We left the Washington Hilton hotel at 12:30 a.m. Friday, Hawaii time, and arrived at Honolulu airport at about 5 p.m., finally getting home to Kaaawa about 7 p.m., making for a very long day with a lot of things happening. I noted several media-related items.
First, there was the sale of the San Diego Union-Tribune by an investment group that included Star-Advertiser owner David Black, originally described as an “advisor.” The buyer is a conservative area businessman who is looking to turn the newspaper into an unabashedly pro-business voice.
According to one account:
But Lynch (John Lynch, the newspapers new president and CEO) said he wants the paper to be pro-business. The sports page to be pro-Chargers stadium. And reporters to become stars.
“It’s news information, but it’s also show biz,” Lynch said. “You get people to tune in and read your site or the paper when there’s an ‘Oh wow’ in the paper.”
He wants that sports page to be an advocate for a new football stadium “and call out those who don’t as obstructionists.”
A bit frightening for news junkies or, for that matter, anyone worried about the health of local democracy. But it may be that the approach isn’t that dissimilar to other surviving newspapers. Perhaps the new U-T owners are just a lot more candid about the approach.
Then there was the Thursday court appearance of Christopher Deedy, the special State Department security agent now charged with second-degree murder for a fatal shooting incident in Waikiki just prior to APEC.
Let’s give credit to Hawaii Reporter, which reported that a knife found at the scene belonged to Deedy, and acknowledged its earlier rush to judgement.
Hart (Deedy’s attorney) said the pocket knife recovered by police at the scene was used by Deedy to open Elderts’s shirt before performing cardio pulmonary resuscitation on the victim after he was shot.
Hawaii Reporter incorrectly reported November 8 that the knife belonged to Elderts and that he used it to threaten Deedy.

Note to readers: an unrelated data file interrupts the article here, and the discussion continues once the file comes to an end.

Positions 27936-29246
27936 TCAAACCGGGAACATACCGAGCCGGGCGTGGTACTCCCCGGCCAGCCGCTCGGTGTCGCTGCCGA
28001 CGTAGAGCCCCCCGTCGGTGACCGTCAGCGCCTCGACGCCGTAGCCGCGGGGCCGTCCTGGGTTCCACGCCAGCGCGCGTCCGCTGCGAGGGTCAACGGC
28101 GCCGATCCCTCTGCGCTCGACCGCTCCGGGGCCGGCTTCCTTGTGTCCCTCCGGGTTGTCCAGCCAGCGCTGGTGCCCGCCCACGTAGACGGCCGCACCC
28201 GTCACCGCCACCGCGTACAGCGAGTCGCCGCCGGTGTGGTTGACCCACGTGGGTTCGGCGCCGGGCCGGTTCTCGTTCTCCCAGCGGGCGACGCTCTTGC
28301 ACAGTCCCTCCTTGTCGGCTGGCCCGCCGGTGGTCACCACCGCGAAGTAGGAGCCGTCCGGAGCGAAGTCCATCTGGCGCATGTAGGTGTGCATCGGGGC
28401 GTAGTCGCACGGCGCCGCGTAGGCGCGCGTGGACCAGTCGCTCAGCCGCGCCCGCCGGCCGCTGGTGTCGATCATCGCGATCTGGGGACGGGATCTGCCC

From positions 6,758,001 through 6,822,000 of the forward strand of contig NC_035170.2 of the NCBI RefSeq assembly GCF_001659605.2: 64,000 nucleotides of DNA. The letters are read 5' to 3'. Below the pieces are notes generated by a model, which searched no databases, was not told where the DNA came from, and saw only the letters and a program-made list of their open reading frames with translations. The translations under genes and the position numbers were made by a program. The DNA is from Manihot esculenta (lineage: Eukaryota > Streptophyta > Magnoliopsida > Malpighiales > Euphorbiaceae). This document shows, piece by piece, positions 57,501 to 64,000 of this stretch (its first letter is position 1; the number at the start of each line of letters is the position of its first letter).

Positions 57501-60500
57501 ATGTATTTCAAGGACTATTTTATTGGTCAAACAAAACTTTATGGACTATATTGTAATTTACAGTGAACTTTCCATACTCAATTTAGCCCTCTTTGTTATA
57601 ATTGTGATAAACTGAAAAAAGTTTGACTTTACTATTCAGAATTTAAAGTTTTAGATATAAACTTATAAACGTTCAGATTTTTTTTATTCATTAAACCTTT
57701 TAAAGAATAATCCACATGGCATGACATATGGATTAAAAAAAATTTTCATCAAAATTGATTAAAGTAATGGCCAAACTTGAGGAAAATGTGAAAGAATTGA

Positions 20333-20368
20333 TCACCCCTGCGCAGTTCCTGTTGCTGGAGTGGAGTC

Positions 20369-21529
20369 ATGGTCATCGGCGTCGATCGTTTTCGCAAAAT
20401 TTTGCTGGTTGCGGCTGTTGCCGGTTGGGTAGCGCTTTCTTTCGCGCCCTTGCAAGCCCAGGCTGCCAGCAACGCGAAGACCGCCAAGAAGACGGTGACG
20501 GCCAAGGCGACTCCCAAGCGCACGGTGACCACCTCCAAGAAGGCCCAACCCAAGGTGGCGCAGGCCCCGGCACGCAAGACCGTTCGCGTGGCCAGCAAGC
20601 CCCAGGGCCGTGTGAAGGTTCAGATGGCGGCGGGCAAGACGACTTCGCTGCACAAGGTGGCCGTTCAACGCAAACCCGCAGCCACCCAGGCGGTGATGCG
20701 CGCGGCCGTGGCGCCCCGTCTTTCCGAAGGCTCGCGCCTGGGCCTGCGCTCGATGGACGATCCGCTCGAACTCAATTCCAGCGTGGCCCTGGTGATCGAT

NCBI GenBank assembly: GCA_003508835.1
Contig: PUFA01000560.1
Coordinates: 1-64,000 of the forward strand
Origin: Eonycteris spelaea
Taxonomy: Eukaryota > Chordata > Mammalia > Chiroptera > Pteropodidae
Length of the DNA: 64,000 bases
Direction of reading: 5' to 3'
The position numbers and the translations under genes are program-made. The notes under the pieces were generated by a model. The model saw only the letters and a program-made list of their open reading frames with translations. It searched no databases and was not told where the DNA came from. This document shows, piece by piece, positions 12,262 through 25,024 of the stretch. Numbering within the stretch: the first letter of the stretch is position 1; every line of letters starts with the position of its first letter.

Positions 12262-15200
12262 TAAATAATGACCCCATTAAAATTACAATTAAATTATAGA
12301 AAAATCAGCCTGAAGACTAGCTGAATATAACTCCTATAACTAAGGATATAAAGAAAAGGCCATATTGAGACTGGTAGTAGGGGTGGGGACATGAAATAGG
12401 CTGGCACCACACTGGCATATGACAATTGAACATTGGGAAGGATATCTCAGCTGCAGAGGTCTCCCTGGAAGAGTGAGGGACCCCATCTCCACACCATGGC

So, as many have commented here, the facts are still emerging, and speculation appears to just muddy the water further.
Also noted, in an article about the Honolulu Police Department major indicted on drug charges after an FBI raid on his home, was a reference to a federal investigation of the Hawaii prison gang, United Samoan Organization.
It was just dropped into the story as an aside, but isn’t that news in itself?
When I searched the Star-Advertiser website for other mentions of the USO, only one appeared. It was a December 2010 interview in which activist Kat Brady talked about the group’s background and the problem of gangs in Hawaii prisons.
When we first started sending people abroad, we might have had one gang at Halawa, and it wasn’t hard-core. But when we sent our people over there, all the prisons are organized by ethnicity. So when our guys went to Texas, they were like “Who are you? Mexicans?” No, so they didn’t know, so our guys got together, and that was sort of the birth of USO, the United Samoan Organization, which is probably one of the biggest gangs we have, started by our guys on the continent. So when they came back, guys in Halawa (Correctional Facility) were afraid of them, so they started a gang, so now we have four gangs. And the sad part is we created this by sending people abroad, because those gangs are now spilling over into the streets.
That’s a bit different from another online account, which said the gang originate at Halawa.
In 1998, Samoans formed a prison gang called “USO Family” or “USO” (United Samoan Organization/or “Brother” in Samoan). At one time USO was only Samoan, but now it’s a mixed race Security Threat Group with approx. 200 members in Hawaii and other correctional facilities. The USO Family prison gang started in Halawa Prison, Module 2, in 1998 by a group of nine Samoans and grew fast. When HI-DOC started shipping Hawaii inmates to the mainland, USO Family started to appear as a dominant force on some prison yards. According to one source, USO Family has high ranking gang members from major gangs in Hawaii, even some L.A. area gang members.
I recall a mention of USO in a Defense Department study of gangs in the military, which described the United Samoan Organization as “the largest organized gang in the state of Hawaii.”
In any case, I thought it was news then, and I still think it’s news now. But it hasn’t seemed to draw any interest in local newsrooms.